Earlier this month, I traveled to New York City, where I was a guest at a friend’s wedding. At this wedding, my friend (the bride) who was raised in a Reform Jewish family was marrying a man who was raised as a practicing Orthodox Jew. Most of the ceremony and reception were catered to the groom’s side of the family, done in more of a Traditional style. The men and women sat on different sides of the room during the ceremony. There was also separation of the men and women on the dance floor during the reception. The actual ceremony was very brief with a few blessings read under the Chupah, all of it entirely in Hebrew, and ended with the ceremonial breaking of the glass and everyone yelling “Mazel Tov!”
I wanted to blog about this particular wedding because it very much reinforced the idea that Judaism is truly a Pluralistic religion. I have been to several Jewish weddings in my life that involved friends and family, but had never attended one that was Orthodox. Besides the Chupah, breaking of the glass and “Mazel Tov”, I had a slight feeling of being in a different religion’s wedding ceremony. At times I was questioning what was happening and didn’t fully understand the Hebrew that was being spoken. I did not think I could feel that way during a wedding ceremony of my religion and faith, but I certainly did.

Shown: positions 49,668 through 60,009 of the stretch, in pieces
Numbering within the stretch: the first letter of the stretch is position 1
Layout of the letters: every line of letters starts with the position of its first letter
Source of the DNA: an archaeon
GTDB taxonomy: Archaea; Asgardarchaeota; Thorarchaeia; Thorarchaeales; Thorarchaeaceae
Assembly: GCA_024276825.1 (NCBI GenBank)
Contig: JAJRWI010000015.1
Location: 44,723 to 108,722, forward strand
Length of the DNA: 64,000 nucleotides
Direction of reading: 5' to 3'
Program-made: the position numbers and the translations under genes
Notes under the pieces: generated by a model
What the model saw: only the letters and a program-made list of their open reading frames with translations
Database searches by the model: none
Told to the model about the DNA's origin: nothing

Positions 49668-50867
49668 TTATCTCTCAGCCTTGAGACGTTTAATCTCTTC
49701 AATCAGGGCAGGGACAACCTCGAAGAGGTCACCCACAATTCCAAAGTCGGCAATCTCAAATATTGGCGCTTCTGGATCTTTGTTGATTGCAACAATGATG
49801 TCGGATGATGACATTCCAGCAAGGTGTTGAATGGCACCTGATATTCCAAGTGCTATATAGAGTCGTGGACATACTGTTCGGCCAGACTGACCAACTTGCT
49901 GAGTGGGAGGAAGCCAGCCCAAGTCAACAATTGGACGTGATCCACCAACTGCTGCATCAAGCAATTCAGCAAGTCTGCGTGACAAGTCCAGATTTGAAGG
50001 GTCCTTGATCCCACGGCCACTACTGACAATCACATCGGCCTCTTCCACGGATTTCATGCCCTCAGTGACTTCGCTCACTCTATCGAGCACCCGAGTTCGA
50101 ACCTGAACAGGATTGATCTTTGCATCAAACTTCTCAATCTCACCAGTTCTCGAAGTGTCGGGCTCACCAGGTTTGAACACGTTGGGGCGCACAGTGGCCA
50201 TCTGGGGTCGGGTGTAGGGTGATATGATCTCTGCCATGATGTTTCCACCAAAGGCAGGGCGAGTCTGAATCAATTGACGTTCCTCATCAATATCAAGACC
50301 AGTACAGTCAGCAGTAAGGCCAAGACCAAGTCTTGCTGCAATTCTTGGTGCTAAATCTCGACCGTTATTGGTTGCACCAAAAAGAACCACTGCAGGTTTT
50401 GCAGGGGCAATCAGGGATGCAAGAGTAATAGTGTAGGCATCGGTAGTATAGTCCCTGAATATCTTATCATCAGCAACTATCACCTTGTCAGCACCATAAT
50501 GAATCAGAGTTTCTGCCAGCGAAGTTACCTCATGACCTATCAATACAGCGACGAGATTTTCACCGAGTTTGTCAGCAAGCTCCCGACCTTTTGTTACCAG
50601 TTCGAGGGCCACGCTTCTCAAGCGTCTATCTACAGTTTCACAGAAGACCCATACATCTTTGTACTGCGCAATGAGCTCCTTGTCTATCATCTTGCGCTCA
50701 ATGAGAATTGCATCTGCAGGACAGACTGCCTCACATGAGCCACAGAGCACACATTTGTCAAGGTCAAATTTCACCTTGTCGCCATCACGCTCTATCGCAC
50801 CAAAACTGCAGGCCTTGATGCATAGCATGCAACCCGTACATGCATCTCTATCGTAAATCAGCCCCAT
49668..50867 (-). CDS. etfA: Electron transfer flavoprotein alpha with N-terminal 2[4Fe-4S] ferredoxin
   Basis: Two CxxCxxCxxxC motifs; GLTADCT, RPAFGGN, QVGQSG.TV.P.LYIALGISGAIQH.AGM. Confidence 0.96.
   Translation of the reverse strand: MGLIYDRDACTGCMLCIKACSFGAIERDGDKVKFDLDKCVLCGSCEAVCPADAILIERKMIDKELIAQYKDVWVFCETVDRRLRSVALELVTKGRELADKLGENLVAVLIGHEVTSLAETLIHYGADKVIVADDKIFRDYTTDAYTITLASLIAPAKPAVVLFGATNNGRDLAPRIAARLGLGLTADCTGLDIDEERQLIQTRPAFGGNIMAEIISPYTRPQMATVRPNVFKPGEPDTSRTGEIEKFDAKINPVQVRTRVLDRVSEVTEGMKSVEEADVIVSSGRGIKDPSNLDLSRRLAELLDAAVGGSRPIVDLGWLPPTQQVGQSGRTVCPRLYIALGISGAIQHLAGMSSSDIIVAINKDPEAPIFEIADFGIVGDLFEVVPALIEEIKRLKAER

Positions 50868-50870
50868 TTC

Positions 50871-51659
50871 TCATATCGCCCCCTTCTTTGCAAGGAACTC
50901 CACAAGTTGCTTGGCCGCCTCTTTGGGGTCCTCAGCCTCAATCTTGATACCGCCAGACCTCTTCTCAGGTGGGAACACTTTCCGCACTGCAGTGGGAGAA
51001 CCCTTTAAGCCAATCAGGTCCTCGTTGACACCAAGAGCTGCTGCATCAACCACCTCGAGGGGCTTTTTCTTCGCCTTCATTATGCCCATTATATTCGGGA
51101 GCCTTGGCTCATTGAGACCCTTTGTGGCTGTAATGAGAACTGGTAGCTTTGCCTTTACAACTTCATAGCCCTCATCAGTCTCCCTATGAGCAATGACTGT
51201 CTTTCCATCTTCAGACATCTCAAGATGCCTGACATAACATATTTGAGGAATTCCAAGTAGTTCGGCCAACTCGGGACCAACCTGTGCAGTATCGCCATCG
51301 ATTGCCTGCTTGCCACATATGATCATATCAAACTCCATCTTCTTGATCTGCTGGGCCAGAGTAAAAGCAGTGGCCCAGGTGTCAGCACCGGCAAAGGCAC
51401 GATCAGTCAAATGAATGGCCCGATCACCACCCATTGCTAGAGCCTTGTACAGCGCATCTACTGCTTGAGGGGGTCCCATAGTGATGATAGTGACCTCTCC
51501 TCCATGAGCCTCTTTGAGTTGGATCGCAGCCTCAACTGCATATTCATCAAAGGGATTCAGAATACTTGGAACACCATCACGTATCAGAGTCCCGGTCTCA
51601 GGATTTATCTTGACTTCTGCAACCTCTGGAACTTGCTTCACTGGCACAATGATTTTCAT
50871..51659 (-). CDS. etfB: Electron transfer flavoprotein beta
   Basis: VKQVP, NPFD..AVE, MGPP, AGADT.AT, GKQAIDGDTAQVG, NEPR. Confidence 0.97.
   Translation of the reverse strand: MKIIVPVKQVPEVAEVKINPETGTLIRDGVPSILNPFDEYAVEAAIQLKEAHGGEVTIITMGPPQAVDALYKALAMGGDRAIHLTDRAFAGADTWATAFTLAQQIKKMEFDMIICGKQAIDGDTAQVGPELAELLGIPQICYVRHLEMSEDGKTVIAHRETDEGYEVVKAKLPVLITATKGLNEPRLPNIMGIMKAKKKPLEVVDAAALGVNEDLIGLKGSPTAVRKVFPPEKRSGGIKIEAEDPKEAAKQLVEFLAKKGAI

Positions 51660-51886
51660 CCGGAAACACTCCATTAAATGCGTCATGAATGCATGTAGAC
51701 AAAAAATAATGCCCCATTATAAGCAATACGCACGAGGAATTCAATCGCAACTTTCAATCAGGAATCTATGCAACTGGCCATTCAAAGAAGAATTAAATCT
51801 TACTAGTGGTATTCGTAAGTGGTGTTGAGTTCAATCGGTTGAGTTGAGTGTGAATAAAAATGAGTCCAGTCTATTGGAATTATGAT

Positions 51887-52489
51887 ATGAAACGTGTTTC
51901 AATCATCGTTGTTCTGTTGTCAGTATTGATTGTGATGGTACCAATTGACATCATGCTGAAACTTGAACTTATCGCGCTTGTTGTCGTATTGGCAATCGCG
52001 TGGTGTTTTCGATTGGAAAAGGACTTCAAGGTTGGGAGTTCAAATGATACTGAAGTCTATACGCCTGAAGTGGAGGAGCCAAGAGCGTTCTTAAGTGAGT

Because of this feeling, it really got me to thinking that even though I might not practice or observe Judaism in the same way as my friends getting married, I didn’t disagree with it or feel like what they were doing was wrong or an incorrect way to practice or celebrate. What sometimes makes Judaism so great to me is that I can observe or practice differently than other Jews, yet to me, we are all still “Jewish”. This semester as the Hillel Director, I have been reminded of that idea on a daily basis. Whether you were raised Reform, Conservative, Re-constructionist or even Orthodox, what makes you feel comfortable in your level of observance is ultimately what is the most important. Be Jewish in your own way, and practice and observe as you see fit.
As a Hillel professional, one of my major job responsibilities is to create a center for Jewish Life on Mizzou’s campus that makes all Jews feel welcome, comfortable and able to practice Judasim as they see fit. While at times that might not be the most popular idea, Hillel prides itself as an International Pluralistic movement, and I am sure that won’t be changing any time soon.